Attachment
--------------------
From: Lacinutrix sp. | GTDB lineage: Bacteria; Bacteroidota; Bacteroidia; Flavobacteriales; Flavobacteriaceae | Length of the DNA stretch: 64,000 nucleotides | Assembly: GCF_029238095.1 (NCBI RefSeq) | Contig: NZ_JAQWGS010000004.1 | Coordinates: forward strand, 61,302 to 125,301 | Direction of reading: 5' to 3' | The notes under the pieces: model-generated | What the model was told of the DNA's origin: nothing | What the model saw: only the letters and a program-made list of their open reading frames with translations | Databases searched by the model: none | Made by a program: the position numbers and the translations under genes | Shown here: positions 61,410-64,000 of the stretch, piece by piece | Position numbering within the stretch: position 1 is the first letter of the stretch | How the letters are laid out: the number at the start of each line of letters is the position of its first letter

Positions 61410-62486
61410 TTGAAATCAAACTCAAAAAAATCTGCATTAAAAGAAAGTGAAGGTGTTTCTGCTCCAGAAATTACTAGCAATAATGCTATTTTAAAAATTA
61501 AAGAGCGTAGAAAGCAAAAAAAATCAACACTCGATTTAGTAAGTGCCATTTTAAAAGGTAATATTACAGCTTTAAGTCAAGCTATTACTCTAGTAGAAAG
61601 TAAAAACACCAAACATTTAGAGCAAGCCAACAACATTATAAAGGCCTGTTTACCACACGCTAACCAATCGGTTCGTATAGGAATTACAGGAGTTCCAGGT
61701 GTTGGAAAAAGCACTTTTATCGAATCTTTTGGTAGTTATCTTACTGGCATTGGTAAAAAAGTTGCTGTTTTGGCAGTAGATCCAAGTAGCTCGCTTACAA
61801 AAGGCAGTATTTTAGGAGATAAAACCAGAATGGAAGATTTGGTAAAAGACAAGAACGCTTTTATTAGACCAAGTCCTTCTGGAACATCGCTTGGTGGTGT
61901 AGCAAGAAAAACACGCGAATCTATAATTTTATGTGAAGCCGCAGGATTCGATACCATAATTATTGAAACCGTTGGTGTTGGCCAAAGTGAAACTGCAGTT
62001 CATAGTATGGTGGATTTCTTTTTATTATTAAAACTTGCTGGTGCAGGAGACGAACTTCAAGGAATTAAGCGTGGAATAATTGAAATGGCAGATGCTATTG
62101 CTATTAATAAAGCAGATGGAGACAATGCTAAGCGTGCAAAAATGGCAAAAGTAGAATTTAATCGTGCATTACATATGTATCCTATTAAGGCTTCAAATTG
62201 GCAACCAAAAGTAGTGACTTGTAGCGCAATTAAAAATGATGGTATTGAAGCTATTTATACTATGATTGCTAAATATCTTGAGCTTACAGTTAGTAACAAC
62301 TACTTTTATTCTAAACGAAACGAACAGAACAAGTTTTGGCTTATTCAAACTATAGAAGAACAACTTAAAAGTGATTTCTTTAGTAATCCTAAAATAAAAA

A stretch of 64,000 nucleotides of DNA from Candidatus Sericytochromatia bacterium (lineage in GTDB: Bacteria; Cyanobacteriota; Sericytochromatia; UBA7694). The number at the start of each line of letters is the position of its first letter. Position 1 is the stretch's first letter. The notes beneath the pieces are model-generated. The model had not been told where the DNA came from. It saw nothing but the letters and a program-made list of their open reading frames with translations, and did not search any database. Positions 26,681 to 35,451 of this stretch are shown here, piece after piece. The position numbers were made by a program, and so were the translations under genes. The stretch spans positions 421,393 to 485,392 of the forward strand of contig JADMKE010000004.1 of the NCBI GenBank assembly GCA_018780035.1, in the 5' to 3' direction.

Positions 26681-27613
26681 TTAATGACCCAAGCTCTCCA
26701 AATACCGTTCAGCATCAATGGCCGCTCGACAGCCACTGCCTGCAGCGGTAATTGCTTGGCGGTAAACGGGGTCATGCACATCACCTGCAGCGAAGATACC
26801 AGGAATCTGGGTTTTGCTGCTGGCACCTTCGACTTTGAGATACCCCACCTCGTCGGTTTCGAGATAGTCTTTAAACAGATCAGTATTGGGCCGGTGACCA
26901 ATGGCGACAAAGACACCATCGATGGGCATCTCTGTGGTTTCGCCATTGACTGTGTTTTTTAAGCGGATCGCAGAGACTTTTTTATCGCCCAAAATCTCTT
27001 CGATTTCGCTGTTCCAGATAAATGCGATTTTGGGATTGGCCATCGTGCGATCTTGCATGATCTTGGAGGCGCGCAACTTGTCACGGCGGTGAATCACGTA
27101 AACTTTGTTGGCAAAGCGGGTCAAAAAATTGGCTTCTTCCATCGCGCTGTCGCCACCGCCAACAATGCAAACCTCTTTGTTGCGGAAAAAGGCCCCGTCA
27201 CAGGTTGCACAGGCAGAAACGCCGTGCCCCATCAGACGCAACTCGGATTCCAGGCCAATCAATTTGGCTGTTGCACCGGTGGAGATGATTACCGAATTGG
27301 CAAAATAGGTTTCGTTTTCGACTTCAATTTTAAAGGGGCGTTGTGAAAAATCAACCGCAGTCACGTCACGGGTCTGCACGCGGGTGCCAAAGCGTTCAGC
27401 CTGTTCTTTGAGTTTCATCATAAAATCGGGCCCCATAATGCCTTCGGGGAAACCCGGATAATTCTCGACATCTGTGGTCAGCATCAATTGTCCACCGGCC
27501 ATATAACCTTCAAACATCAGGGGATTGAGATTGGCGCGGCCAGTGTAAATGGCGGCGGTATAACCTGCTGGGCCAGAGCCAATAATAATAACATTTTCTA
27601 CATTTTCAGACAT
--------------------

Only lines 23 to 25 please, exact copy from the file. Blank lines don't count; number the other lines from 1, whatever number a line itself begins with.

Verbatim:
27401 CTGTTCTTTGAGTTTCATCATAAAATCGGGCCCCATAATGCCTTCGGGGAAACCCGGATAATTCTCGACATCTGTGGTCAGCATCAATTGTCCACCGGCC
27501 ATATAACCTTCAAACATCAGGGGATTGAGATTGGCGCGGCCAGTGTAAATGGCGGCGGTATAACCTGCTGGGCCAGAGCCAATAATAATAACATTTTCTA
27601 CATTTTCAGACAT